OTTAWA (Reuters) - Canadian Prime Minister Justin Trudeau, renewing an attack on Boeing Co (BA.N), on Tuesday complained about what he called the U.S. plane maker’s “unfair and aggressive” trade challenge against Canadian rival Bombardier Inc (BBDb.TO).
The comments were contained in a statement issued by Trudeau’s office after he spoke to the governor of Missouri, which is home to a Boeing plant that makes Super Hornet fighters.
After Boeing complained earlier this year that Bombardier was dumping passenger jets on the U.S. market, Trudeau’s Liberal government broke off contact with the company about the possible purchase of 18 Super Hornets.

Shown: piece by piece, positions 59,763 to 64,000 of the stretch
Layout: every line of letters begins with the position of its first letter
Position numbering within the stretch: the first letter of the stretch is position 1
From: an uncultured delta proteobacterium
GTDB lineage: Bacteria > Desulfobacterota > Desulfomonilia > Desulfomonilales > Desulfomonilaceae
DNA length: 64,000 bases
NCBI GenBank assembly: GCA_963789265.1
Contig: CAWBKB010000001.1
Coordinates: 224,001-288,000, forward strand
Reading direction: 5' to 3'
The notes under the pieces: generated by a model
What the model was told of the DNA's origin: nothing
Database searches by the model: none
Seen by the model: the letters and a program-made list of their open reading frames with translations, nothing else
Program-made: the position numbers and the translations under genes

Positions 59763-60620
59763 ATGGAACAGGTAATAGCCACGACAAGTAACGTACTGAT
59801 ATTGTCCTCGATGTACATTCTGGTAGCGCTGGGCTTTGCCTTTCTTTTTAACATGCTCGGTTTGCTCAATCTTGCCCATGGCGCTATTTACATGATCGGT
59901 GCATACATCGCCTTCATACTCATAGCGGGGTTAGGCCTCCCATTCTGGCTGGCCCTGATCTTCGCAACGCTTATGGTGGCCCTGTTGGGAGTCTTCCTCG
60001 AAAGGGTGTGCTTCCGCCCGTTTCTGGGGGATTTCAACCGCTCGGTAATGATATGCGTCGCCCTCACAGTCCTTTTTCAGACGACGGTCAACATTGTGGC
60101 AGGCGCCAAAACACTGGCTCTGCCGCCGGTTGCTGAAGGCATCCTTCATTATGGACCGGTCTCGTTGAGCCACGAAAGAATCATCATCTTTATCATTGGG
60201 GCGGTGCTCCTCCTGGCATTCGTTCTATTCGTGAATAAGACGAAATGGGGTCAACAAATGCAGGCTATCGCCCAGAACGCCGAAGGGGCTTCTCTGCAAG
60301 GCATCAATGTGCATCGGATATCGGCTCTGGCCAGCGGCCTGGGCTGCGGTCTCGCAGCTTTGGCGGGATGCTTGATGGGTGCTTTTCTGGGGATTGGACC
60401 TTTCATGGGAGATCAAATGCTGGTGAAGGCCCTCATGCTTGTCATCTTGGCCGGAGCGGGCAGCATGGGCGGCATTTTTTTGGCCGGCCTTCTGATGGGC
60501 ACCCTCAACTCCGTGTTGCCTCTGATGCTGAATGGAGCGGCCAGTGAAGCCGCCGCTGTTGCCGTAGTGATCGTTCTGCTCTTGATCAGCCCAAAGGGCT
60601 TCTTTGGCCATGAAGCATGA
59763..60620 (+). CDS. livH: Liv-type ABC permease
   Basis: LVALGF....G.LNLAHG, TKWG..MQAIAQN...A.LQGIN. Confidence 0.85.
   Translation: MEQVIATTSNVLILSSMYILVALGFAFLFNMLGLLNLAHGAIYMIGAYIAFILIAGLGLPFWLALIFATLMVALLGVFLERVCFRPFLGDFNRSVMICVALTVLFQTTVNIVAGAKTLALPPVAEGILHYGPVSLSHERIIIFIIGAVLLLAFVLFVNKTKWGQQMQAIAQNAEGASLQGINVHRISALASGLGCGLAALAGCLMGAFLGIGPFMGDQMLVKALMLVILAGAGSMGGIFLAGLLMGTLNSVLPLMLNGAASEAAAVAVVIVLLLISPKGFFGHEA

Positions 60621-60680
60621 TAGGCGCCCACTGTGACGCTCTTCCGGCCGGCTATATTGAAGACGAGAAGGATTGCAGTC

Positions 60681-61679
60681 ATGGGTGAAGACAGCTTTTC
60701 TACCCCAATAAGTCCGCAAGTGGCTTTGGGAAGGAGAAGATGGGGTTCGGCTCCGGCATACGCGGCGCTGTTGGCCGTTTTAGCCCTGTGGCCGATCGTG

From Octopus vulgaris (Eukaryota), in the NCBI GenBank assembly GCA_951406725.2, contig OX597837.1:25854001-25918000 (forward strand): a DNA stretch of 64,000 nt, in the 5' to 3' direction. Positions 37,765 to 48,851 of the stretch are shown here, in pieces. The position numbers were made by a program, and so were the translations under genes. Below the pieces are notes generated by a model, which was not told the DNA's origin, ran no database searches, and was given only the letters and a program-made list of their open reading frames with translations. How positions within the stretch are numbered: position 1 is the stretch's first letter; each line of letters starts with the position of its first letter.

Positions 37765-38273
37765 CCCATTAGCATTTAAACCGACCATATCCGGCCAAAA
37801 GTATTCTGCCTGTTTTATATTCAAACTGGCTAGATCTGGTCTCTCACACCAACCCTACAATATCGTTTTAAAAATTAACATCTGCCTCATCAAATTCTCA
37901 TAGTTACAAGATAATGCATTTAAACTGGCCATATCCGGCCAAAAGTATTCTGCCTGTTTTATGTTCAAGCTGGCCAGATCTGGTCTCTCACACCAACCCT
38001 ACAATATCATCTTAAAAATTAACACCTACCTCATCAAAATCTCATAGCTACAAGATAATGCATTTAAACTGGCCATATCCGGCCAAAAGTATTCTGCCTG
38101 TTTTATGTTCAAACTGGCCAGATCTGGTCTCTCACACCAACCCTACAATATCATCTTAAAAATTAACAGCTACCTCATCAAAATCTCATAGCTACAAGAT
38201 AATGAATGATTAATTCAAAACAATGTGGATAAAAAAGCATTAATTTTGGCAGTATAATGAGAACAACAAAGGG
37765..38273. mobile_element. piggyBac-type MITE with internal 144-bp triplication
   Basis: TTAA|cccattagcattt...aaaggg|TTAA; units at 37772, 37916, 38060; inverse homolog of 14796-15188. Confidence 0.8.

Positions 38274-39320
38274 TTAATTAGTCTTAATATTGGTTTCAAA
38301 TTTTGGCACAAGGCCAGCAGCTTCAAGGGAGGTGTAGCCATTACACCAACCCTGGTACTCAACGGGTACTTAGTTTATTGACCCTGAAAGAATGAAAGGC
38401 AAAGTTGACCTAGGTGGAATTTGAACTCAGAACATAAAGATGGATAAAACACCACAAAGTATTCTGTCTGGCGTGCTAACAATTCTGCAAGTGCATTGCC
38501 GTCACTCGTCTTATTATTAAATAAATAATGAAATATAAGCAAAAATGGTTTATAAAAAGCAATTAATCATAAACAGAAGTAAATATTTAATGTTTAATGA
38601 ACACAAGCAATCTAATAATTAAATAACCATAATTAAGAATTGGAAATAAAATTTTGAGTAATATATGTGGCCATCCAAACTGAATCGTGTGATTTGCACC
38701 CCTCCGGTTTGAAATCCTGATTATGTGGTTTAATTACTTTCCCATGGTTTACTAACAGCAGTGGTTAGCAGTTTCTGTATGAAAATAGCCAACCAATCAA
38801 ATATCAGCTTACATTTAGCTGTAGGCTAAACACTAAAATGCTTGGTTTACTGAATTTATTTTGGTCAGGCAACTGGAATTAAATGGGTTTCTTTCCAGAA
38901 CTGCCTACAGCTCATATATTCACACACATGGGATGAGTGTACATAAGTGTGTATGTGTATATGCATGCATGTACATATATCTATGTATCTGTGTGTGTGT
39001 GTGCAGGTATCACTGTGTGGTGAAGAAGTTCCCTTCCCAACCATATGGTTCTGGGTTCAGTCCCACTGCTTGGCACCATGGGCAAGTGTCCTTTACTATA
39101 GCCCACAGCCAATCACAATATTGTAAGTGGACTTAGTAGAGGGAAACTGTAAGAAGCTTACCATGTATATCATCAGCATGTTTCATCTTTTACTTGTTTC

“Canada is reviewing current military procurement that relates to Boeing, as Boeing is pursuing unfair and aggressive trade action against the Canadian aerospace sector,” said the statement, adding that Boeing received “billions in support” from various U.S. levels of government.
Trudeau and Missouri Governor Eric Greitens discussed the “possible purchase of Boeing’s Super Hornet fighter jets and the number of Missouri jobs that depend on the manufacturing of that aircraft”, the statement said.
Boeing will not drop the challenge against Bombardier, Boeing International President Marc Allen told the Globe and Mail newspaper in an interview published on Tuesday, noting that the company does C$4 billion ($3.23 billion) worth of business in Canada a year.
Reporting by David Ljunggren; Editing by Leslie Adler and Jonathan Oatis